of those key objectives. For example between safety and reducing
congestion. We talked earlier about the use of hard shoulders
as an issue. The important thing is that the processes have to
be transparent so that the roles of individual agencies and indeed
the processes which result in decisions are visible publicly.
At the moment this is not the case. Let me give you a simple example
of whether lighting is installed on a motorway. There is a very
clear body of evidence which says that if a motorway is lit there
will be fewer accidents and fewer people will be killed or injured.
Clearly there are environmental grounds for wishing to discourage
the use of lighting in certain areas. It is a form of pollution.
Some difficult judgements have to be made, some difficult economic
balances. If some of those were that much more transparent, visible,
then the roles of the individual agencies would also be better
understood in that situation.
75. Yes, but the DVLA is charged with facilitating
road safety and general law enforcement by maintaining registers
of drivers and vehicles and collecting VED. The Driving Standards
Agency promotes road safety in Great Britain through the advancement
of driving standards, in particular by testing drivers and driving
instructors. There you have what some might argue is an artificial
divide between the safety and objectives and the vehicle and the
driver. From your position of experience, are you finding, for
example, that the only thing which the Driving Standards Agency
is interested in is the testing of drivers and the effectiveness
of their instructors? Are you also of the view that DVLA is only
interested in collecting VED and keeping a register?
(Mr Atkinson) Between those two agencies in particular
there are clearly some crossover activities which in our case,
the pupil's experiences, the pupil experiences provision of a
licence from one agency and the test from another, not necessarily
a smooth passage from provisional licence holder to a full licence
holder in passing both the theory and practical test and one can
see an element of bureaucracy which exists between those two agencies
in both the issue of provisional licence and ultimately its upgrade
to a full licence.
76. Is there a case in your judgement with the
agencies you are in contact with for a review of them to see whether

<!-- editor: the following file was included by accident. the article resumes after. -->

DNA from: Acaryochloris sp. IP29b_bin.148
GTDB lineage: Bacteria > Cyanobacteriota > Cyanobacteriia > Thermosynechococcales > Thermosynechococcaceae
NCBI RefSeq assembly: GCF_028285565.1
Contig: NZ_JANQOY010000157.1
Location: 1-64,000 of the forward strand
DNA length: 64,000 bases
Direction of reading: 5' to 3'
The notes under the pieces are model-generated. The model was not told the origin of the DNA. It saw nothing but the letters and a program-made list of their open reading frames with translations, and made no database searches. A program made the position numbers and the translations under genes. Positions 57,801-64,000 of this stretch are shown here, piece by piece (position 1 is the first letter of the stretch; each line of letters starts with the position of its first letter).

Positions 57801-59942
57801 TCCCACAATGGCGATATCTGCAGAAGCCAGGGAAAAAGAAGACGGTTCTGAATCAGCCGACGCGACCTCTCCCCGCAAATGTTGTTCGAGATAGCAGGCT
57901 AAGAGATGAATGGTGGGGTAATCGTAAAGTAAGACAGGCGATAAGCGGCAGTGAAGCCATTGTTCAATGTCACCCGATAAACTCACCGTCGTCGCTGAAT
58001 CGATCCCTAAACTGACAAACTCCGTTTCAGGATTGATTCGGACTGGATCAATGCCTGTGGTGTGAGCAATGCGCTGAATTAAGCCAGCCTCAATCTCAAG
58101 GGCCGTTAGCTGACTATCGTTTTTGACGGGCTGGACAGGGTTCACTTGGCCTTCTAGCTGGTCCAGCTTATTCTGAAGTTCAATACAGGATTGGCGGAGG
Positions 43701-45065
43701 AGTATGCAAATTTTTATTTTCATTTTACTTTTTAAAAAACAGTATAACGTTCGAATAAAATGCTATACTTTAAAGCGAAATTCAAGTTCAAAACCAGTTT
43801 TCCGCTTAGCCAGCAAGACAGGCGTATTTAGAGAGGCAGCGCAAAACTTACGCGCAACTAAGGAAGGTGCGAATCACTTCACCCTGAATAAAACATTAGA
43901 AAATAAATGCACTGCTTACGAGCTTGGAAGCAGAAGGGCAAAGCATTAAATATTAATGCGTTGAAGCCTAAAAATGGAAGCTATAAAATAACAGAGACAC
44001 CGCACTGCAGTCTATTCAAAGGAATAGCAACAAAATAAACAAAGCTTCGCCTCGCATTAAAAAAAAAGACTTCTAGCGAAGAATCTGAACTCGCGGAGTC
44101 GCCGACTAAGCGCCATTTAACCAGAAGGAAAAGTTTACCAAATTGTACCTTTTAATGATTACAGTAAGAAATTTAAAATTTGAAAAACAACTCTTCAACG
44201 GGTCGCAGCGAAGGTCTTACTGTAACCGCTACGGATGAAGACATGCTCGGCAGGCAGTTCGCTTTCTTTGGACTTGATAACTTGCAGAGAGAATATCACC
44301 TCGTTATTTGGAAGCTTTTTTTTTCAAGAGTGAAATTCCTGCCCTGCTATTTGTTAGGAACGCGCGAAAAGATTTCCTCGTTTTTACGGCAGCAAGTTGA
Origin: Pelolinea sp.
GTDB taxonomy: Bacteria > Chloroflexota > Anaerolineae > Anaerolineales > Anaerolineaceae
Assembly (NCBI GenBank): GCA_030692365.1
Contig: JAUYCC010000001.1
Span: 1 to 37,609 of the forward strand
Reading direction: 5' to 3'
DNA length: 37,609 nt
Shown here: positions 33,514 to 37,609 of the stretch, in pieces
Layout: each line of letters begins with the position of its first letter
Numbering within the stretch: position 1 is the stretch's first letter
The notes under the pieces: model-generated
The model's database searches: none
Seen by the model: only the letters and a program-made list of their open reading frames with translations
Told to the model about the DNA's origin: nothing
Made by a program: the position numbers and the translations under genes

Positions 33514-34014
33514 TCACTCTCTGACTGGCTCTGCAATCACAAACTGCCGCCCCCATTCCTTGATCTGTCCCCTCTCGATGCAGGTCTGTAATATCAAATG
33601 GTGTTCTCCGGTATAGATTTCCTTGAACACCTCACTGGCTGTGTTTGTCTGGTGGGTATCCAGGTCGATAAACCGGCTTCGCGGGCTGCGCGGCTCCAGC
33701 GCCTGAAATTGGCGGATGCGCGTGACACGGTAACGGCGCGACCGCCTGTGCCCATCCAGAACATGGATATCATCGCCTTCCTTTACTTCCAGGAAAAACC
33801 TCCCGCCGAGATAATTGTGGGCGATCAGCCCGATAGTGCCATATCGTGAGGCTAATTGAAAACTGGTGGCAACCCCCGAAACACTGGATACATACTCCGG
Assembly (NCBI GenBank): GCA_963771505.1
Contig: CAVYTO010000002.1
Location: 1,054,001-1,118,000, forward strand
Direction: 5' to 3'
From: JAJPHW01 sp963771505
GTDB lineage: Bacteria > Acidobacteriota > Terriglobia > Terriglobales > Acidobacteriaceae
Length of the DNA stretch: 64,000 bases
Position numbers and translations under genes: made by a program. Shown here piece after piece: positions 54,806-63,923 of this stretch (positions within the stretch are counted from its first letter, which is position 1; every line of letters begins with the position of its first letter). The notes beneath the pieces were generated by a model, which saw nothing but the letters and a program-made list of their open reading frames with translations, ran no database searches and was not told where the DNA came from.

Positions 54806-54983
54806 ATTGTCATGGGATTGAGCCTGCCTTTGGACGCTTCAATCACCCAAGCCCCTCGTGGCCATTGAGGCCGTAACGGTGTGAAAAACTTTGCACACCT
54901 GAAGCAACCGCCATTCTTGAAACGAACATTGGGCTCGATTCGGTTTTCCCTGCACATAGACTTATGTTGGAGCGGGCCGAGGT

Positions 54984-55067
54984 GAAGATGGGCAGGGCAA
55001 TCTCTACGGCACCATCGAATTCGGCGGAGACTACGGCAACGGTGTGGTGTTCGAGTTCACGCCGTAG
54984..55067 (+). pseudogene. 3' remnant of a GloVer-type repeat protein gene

there is overlap and duplication?
(Mr Cameron) It is true to say that none of us has
any problems that they are trying to integrate and they are trying
to follow all the things as far as road safety and what have you
are concerned. The problem is that the systems they have in place
are not overlapping, certainly the computer systems they have
in place are not working as they should be, they are not working
efficiently and therefore if that means inefficiency in the agencies
it means that they are struggling to be more efficient rather
than to promote the ideal of road safety. What I am saying is
that there are good grounds for saying they ought to be looked
at with regard to efficiency savings which could be done by integration
of computer software etcetera which at the moment, certainly as
far as DSA is concerned, is sadly lacking.
77. Do you consult with local authorities? You
consult with everybody else.
(Mr Cameron) Yes.
78. In your memorandum you talk about road signs
which you put up and ask for consistency of approach in terms
of applying for permission from the relevant agency to erect temporary
signs and consistency of approach between the Highways Agency
and local authorities in terms of the type, size, nature of the
signs. Could you elaborate very quickly on what you are seeking
there from that sort of consistency and transparency?
(Mr Bizley) May I first say that none of us here today
is expert on the sign side of the business? The process is operated
on a regional basis by the Highways Agency, sometimes through
third parties. It is simply a lack of consistency by region that
we are talking about.
79. You are obviously giving us your view on
the way in which the agencies work. When somebody breaks down
on the motorway and picks up the telephone, to whom do they get
(Mr Bizley) If they pick up one of the SOS telephones,
they get through to a police control room and the police control
room will then take the details and relay the request for assistance
on to the breakdown organisation nominated, or indeed if the person
does not have a breakdown organisation they will send out their
own contractor. Having said that, 60 per cent of the calls which
the RAC receives from people broken down on motorways come from
mobile phones and that is going up steadily. In that situation,
we then have to inform the police that there is a breakdown on
the motorway and then attend to it in the normal way.